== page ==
On oral traditions and muddied waters

mike shupp (ms44278@HUEY.CSUN.EDU)
Sat, 18 May 1996 17:12:39 -0700

This is an ongoing discussion over the value of myth in deciphering
prehistory, with Mr. Goodman arguing that myths _might_ represent
memories of long ago events, and Shupp denying the possibility. The
argument began with the suggestion that flood myths through the ancient
near east might be recollections of the period some 30,000 to 35,000
years ago in which (it is alleged) the Mediterranean basin was flooded.

No conclusion being reached, we ask the opinions of older/wiser/more
firmly seated heads,,,,,

On Sat, 18 May 1996, Gary Goodman wrote:

> I guess I lean a lot heavier toward Cambellian intrepretation of myths.
> Fiction is written AS fantasy. We KNOW it is a story. Myths are means
> of explaining "world" events.

Too much Robert Graves when I was young or something... but ever since
I got bogged down in THE WHITE GODDESS, I've seen myths as the way a
society or group formulates its picture of the world (this is not quite
the same as your notion above, but in the spirit of Schorer, below). We
need our myths, wqhich is why we keep telling them over and over, but
they don't have much meaning if you don't know before hand just what the
myth is telling you.
Science fiction readers have a myth that
knowledge leads to triumph; mystery readers have a myth that an diligent
researcher will always uncover the truth-- and early man had a lot of
myths saying that immortality in the flesh could not be achieved (the
point of Gilgamesh).

> MS>Let me make this argument-- language is as apt to be conserved by oral
> MS>tradition as is history (probably more so, in fact). As a rule of thumb,
> MS>half of a people's language can be expected to change in some fashion in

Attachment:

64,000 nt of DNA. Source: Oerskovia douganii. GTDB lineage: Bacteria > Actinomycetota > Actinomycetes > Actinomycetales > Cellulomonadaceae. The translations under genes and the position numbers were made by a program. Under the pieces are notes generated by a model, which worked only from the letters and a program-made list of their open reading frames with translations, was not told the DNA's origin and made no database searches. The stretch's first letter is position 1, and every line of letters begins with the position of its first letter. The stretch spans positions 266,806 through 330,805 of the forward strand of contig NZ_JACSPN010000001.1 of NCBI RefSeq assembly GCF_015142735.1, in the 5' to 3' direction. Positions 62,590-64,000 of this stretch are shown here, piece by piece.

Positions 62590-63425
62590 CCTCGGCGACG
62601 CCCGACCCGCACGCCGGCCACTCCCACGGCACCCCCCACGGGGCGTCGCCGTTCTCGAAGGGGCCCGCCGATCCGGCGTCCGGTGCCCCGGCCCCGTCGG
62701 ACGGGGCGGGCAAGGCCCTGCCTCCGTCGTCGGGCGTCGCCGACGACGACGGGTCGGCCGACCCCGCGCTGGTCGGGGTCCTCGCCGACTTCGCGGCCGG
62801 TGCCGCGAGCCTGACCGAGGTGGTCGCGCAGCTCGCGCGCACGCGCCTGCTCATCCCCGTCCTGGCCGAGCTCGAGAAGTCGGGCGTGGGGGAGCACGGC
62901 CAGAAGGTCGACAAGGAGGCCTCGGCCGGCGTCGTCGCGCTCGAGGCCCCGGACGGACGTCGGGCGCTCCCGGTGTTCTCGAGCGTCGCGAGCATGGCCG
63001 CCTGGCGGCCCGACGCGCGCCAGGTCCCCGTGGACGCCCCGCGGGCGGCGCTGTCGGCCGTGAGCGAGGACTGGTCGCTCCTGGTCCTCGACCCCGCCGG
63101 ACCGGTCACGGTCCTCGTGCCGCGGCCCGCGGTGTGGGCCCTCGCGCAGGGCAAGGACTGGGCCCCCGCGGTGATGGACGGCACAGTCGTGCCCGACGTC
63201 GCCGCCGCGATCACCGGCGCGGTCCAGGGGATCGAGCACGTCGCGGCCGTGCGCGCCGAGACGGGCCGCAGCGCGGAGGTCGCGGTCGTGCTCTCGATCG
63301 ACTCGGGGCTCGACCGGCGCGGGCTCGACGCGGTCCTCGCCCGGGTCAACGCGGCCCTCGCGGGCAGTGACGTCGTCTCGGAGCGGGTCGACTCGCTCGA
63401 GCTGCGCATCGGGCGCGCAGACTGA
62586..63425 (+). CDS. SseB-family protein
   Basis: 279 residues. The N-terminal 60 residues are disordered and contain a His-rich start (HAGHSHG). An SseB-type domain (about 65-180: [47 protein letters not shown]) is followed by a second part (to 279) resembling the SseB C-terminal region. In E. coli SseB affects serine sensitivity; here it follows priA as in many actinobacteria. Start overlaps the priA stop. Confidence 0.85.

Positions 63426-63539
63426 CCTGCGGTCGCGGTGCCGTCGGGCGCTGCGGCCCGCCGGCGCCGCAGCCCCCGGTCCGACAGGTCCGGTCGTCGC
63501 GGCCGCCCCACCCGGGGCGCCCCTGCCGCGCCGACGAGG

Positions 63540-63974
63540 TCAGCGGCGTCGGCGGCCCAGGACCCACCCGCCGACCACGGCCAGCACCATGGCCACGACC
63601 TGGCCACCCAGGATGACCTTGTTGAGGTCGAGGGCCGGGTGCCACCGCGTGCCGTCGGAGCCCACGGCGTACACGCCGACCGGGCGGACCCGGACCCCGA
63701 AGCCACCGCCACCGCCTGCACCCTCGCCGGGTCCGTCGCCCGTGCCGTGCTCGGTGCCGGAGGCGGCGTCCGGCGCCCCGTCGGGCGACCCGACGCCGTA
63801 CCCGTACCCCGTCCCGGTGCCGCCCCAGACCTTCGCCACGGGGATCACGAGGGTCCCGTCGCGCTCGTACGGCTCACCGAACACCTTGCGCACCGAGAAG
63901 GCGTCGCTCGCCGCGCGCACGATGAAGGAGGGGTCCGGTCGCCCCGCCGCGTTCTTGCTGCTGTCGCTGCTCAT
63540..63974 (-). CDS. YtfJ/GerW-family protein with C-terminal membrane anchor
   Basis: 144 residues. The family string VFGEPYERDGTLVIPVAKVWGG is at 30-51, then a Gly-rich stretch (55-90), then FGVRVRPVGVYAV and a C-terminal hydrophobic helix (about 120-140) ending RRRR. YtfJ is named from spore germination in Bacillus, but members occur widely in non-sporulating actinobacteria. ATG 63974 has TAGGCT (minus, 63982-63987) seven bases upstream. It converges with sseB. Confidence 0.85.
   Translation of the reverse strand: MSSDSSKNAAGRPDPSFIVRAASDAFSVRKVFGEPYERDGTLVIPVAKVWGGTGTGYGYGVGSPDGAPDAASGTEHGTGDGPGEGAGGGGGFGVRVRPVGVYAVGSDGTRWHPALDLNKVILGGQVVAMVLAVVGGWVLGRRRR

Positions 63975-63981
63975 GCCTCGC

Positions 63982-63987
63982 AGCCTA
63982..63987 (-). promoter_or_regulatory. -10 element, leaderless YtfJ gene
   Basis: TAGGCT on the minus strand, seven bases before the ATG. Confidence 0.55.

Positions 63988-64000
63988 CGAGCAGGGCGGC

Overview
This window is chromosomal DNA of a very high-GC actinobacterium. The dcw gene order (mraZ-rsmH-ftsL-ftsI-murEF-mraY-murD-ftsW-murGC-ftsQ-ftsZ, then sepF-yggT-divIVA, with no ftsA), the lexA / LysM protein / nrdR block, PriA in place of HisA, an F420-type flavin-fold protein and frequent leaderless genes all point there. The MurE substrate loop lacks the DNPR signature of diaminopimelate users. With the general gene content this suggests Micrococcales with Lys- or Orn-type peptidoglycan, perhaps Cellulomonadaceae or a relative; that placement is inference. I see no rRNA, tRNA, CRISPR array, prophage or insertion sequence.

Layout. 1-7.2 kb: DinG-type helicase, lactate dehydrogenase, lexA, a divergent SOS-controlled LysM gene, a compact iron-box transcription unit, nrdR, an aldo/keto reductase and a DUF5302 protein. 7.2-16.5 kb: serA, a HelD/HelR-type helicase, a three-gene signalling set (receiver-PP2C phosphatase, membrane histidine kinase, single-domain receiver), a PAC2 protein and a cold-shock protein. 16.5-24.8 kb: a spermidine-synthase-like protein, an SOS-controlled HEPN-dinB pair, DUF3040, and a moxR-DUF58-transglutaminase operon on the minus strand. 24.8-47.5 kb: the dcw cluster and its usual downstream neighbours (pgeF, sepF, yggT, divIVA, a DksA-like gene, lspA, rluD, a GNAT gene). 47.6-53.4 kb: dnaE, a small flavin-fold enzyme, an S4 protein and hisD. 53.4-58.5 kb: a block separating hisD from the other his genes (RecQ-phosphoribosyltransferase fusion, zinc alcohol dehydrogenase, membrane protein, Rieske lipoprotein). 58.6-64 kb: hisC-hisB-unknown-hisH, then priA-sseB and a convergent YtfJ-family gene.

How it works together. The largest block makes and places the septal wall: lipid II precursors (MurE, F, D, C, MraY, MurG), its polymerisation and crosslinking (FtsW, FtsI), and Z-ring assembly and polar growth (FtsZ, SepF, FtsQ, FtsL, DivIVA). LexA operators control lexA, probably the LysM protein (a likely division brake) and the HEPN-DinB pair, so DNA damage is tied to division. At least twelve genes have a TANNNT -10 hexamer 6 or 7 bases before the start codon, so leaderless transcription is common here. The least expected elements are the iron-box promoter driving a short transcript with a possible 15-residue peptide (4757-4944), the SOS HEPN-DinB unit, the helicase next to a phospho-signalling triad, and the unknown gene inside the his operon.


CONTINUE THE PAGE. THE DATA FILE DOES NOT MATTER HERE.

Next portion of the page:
> MS>a 2500 year period. Assume the great Mediterranean flood was 35,000 eyars
> MS>ago. How much of the original language of the observers would survive to
> MS>the present day? One part in 2 to the 14th, or 16192. Given typical
> MS>use vocabularies of 10,000 words, that's ONE WORD. I don't think it
> MS>likely that much language from 35000 years ago has survived to our day--
> MS>and history is much less likely.
> Interesting rule of thumb. How has it been verified? How does that
> explain the theorists work on ice-age (that's the period we are
> discussing) languages?

That's glottochronology and as far as I know, it basically is a rule
of thumb. The point is, the theorists do not work on ice age languages.
Primitive Indo-European was probably spoken "in the late stone age"
according to Bloomfield, after domestication of the dog and the ox, and
after the invention of the wheel, which would put it into the 5000 to
10,000 BC time range. Nostratic, I gather, might go back to say 15,000
BC; that's only half way to your possible 35,000 BC diaster,

> MS>
> MS>Myths DISTORT. An example: in the 1630's or so, a man named Frobisher
> MS>sailed around in the area of Eastern Canada looking for the fabled
> MS>Northwest Passage (he didn't find it, but I think a Frobisher's Bay is
> MS>still on the maps.). Early in this century, a group of arctic explorers
> MS>met some Inuits who had folk recollections of previous explorers--
> MS>including some from "long ago" who came in dark ships with "white
> MS>wings", and slew walruses with "barking sticks." They were even
> MS>able to get descriptions (tall man with red hair, for example) of
> MS>some of the officers of the previous expedition. The Inuits remembered
> MS>Frobisher, in other words, but they didn't realize that they had
> MS>remembered Frobisher-- they didn't understand they had seen European
> MS>sailing ships or guns-- and if we hadn't remembered Frobisher
> MS>ourselves, we wouldn't be able to make sense of their recollection.
> And how excatly do we "remember" Frobisher? Though written records that
> are themselves distortions. Read some 100 year old history books